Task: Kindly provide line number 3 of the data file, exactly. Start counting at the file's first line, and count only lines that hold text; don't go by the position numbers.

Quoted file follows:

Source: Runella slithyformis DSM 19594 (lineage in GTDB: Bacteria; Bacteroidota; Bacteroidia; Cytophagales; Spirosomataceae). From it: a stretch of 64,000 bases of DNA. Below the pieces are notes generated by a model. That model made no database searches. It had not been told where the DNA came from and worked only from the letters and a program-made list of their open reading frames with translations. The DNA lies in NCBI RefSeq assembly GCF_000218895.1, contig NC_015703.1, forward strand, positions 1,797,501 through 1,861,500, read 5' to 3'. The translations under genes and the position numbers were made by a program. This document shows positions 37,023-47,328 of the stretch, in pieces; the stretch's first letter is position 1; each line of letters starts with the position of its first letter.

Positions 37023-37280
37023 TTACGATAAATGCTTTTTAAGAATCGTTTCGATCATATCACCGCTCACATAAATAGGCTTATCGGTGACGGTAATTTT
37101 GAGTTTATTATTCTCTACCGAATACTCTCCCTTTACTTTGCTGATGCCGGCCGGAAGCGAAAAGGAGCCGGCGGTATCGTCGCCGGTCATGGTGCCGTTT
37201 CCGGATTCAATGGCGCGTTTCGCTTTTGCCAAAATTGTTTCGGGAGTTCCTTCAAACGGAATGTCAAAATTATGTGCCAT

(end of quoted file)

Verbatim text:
37023 TTACGATAAATGCTTTTTAAGAATCGTTTCGATCATATCACCGCTCACATAAATAGGCTTATCGGTGACGGTAATTTT